Powers-of-Attorney

A Power of Attorney is a legal document that gives someone you name authority to act on your behalf in certain circumstances.

There are two basic types of Powers of Attorney: Financial/Legal Power of Attorney and Health Care Power of Attorney

Financial Power of Attorney

A Financial Power of Attorney (sometimes also called a Legal Power of Attorney) authorizes someone (your agent or Attorney-in-Fact) to make financial transactions on your behalf. You can tailor your Power of Attorney to give your representative broad or narrow power.

  • General Power of Attorney – gives extensive power to act on your behalf including: borrowing money, buying or selling real estate, and conducting bank transactions.
  • Limited Power of Attorney – gives narrow power to conduct a specific financial action at a specific time on your behalf.

Health Care Power of Attorney  

A Health Care Power of Attorney gives a trusted person the ability to make medical decisions on your behalf should you become incapacitated. This is different from a Living Will that outlines under what circumstances you want to receive life-sustaining procedures.

Choosing your Attorney-in-Fact

The person who you name is called your Attorney-in-Fact or agent. It is very important to choose someone you trust deeply to act on your behalf. Think carefully before choosing the person you are entrusting with your money and/or your very life. Given the stakes, it is important to have a licensed attorney prepare your Power of Attorney.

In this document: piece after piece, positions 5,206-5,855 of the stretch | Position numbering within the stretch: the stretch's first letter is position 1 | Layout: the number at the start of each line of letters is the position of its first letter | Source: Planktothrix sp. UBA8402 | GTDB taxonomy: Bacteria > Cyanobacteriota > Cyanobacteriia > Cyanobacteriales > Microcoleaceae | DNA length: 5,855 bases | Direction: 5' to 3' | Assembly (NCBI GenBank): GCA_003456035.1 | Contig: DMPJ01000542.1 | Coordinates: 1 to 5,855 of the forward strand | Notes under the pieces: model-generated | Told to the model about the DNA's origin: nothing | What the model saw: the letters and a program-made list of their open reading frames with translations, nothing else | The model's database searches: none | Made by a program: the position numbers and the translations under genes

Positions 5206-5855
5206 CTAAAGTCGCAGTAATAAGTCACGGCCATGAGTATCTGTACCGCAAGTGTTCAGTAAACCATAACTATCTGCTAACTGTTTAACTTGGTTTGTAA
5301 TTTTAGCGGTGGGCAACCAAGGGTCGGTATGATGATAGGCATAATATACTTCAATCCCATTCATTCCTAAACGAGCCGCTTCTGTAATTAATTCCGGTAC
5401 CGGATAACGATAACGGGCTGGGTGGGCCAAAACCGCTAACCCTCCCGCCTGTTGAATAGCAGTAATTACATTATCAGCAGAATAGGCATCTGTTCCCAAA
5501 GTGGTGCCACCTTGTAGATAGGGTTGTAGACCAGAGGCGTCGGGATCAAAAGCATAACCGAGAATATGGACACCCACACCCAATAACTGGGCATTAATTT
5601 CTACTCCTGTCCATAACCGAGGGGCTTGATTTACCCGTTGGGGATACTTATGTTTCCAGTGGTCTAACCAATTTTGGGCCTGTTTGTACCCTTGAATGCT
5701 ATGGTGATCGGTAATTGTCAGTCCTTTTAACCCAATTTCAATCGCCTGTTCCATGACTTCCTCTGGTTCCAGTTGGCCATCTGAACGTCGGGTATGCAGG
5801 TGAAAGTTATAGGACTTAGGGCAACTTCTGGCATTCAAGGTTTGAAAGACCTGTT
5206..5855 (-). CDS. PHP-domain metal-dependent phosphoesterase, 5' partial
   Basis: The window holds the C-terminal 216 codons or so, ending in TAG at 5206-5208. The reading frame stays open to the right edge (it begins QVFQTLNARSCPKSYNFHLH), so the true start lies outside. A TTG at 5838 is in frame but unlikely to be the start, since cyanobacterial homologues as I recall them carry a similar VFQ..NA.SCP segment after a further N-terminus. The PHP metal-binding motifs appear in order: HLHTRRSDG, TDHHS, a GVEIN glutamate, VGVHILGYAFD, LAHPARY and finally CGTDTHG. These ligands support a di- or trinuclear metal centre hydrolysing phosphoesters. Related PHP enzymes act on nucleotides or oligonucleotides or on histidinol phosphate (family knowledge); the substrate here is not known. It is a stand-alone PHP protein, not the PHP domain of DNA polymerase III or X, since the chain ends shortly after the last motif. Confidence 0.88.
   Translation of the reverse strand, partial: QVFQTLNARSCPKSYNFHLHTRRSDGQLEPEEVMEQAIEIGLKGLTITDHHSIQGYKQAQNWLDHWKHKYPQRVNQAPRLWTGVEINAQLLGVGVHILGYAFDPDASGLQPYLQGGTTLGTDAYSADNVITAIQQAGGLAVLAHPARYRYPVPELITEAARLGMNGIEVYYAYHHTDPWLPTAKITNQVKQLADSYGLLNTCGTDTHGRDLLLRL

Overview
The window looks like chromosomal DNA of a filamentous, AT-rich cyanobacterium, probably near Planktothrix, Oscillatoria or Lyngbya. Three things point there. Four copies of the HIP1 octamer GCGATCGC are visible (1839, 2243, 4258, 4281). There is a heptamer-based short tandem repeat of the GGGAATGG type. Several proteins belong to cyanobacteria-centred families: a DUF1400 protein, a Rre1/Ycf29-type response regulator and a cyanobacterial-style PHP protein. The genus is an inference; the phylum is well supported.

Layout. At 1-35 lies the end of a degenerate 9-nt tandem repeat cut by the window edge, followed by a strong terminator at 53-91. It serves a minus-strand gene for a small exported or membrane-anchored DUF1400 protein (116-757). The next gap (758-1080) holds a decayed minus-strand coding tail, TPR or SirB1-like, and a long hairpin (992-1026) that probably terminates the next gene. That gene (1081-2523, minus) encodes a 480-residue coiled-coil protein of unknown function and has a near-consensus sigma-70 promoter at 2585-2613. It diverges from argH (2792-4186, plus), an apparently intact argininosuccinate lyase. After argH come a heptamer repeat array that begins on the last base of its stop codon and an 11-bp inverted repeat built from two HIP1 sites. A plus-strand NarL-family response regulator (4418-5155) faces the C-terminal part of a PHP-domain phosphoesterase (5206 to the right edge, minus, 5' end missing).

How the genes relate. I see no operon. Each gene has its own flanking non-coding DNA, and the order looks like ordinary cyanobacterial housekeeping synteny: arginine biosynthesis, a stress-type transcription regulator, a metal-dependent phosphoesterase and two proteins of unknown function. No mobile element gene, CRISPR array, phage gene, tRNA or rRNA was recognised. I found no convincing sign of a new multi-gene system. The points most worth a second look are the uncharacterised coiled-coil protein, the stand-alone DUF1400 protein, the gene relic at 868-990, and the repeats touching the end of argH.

If you are in need of a POA or have older POA that may need updating, contact us

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Last Will and Testaments

A Will is a document that directs how your assets will be distributed upon your death.  It also names the person who will be in charge of the distribution.  This person is called the Executor or the Personal Representative. Without a will, the probate court will direct your estate to be divided among those entitled to receive under the laws of intestacy. 

A Will can additionally protect minor children by naming a guardian for them.  Your Will can also set up trusts for inheritance and contain a Supplemental Needs Trust for individuals receiving government benefits. 

Like powers-of-attorney, a will must be drafted precisely and contain elements required by statute.  Only a qualified attorney, like the ones at our firm, should write your last will and testament. 

Trusts

There are two basic types of Trusts: Revocable and Irrevocable. 

Revocable Trusts

Revocable Trusts are often called Living Trusts.  Revocable trusts are often used as a planning tool and they can be changed any time until the death of the grantor.  The grantor is the person who sets up the trust.  The grantor transfers ownership of assets (real estate, stocks, financial accounts) to a trust which is administered by a Trustee (someone appointed by the Grantor),  and provides for successor trustees without court intervention.  This Trust allows you to designate who will receive your assets and who will manage and distribute them after your death or disability outside the probate process.  However, it provides no asset protection from Medicaid requirements and is subject to estate and inheritance taxes.

Irrevocable Trusts

An irrevocable trust is a gift of assets to a third party trustee for the benefit of someone other than yourself.  Gifts over annual federal gifting limit consumes a portion of the federal uniform gift allocation but no tax is imposed until the monetary threshold is reached. These trusts can be used to reduce the size of an estate, provide liquidity or protect assets from Medicaid eligibility with a 5 year look back.

If you are interested in utilizing a trust as part of your estate or Medicaid planning, contact us.